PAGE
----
* Purdue School of Veterinary Medicine

May 22, 2007

Purdue veterinarian offers tips on getting pet into carrier, summer travel

Lorraine Corriveau
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Pets need to be in a carrier whenever they are in a car or plane, but some pets, especially cats, run at the sight of the carrier. A Purdue University veterinarian says there are tactics owners can try to make getting a pet into a carrier a bit easier.

"The pet carrier or pet car seat ensures the safety of the animal as well as the driver," says Lorraine Corriveau, wellness veterinarian at Purdue's School of Veterinary Medicine. "Owners can help their pets get comfortable with the idea by taking the carrier out of the closet a few days before departure.

"They can put the cat's food bowl in the carrier at home so that it's not just used for transport, or place some catnip in the carrier. Or they can tip the carrier on end and put in the kitty 'butt' first."

Some pets may get so worked up about getting in a carrier or traveling that they require sedative medications, but Corriveau says it's dependent on the pet. If the pet doesn't vocalize excessively, drool or salivate, vomit, defecate or urinate while traveling in the car, a sedative may not be needed.

"Sometimes a low-dose antihistamine can be enough to take the edge off many pets if the symptoms are mild, but as with any medication, owners should check with their veterinarian for advice," Corriveau says. "A physical examination and evaluation is important to make sure your pet is healthy for travel and to help choose the proper sedative."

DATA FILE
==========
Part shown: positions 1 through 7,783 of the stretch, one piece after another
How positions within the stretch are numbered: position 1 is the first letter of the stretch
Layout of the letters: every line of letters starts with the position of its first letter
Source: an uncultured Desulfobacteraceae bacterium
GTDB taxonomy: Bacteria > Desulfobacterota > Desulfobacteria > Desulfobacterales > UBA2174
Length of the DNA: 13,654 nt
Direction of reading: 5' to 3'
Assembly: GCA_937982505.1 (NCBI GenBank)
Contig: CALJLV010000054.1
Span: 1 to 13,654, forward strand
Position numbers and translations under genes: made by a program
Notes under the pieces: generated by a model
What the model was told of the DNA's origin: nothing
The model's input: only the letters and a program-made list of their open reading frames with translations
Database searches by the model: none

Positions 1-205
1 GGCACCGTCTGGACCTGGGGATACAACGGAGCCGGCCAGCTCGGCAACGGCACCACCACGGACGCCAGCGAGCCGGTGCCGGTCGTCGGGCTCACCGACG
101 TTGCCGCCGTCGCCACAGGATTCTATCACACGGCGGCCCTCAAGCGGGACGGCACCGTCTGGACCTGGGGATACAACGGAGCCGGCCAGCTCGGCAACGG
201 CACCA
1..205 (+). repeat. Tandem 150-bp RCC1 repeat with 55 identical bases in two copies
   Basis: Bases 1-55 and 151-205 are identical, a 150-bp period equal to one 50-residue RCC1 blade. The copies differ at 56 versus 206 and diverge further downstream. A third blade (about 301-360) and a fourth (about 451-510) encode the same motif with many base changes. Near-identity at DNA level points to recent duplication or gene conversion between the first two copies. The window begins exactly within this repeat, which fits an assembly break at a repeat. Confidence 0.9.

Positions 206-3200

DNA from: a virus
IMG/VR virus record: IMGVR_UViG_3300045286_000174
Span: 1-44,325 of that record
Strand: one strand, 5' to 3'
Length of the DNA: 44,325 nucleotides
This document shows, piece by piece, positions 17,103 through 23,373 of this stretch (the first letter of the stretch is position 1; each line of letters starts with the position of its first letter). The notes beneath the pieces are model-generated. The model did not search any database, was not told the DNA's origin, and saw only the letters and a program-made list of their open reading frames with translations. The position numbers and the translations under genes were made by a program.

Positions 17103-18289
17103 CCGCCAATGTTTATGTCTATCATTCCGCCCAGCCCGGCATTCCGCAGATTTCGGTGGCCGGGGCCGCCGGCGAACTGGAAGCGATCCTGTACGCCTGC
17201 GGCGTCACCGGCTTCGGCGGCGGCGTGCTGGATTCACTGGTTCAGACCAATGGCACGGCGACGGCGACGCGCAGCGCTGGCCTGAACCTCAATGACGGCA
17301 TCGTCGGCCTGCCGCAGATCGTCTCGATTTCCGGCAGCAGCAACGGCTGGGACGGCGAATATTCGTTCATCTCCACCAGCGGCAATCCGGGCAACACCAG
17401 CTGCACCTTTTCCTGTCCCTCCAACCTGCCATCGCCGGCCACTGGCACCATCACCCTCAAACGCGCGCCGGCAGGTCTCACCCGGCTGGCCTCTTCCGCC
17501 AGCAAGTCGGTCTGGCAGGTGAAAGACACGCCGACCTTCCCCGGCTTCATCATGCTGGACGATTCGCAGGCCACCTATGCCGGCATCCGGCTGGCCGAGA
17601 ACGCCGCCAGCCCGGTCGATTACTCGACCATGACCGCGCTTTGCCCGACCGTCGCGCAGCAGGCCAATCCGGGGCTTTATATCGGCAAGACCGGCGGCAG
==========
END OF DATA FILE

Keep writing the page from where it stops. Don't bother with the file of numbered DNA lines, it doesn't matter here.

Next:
Other tips that will make traveling with pets more fun for everyone involve a little work ahead of time. Corriveau suggests:

* Having a federally accredited veterinarian fill out a health certificate within 10 days of travel by air.

* Bringing medical/vaccination records.

* Researching pet-friendly hotels and parks.

* Bringing water and food that the pet is used to.

* Keeping on the same schedule to minimize stress.

* Updating the pet's collar with an identification tag and adding a temporary tag with a telephone number of your destination and/or a cell phone number.

* Considering a microchip implant as a means of permanent identification.

* Bringing an extra leash, preferably a slip-loop leash.

Writer: Maggie Morris, (765) 494-2432,

Source: Lorraine Corriveau, (765) 494-1107,

Purdue News Service: (765) 494-2096;

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